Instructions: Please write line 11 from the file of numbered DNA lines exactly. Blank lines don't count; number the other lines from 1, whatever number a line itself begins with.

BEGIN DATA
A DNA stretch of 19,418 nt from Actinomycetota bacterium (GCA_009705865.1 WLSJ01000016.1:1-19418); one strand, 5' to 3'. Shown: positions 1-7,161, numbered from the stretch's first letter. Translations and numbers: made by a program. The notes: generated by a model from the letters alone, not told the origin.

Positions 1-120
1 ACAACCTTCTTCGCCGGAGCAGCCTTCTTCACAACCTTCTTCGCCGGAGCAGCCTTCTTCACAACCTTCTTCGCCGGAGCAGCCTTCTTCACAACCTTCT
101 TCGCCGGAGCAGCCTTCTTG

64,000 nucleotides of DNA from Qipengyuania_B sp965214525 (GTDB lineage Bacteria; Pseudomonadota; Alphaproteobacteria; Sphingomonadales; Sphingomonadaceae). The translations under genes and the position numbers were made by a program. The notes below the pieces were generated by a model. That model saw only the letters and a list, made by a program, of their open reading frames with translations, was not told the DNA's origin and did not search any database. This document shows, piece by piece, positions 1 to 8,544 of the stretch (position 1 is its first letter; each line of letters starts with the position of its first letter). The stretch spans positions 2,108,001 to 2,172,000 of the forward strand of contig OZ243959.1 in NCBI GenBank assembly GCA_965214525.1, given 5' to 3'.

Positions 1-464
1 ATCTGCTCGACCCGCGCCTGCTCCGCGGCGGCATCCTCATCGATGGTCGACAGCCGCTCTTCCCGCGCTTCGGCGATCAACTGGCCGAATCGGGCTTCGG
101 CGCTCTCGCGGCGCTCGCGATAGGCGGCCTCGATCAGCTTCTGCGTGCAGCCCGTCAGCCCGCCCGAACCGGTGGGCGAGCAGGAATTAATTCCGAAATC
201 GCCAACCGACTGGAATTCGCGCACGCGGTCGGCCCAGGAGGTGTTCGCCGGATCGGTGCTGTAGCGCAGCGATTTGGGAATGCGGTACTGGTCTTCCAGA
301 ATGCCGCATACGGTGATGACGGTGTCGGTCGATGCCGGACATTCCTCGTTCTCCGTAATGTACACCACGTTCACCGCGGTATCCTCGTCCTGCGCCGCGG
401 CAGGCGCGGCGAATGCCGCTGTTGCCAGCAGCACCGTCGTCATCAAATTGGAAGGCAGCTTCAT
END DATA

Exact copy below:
401 CAGGCGCGGCGAATGCCGCTGTTGCCAGCAGCACCGTCGTCATCAAATTGGAAGGCAGCTTCAT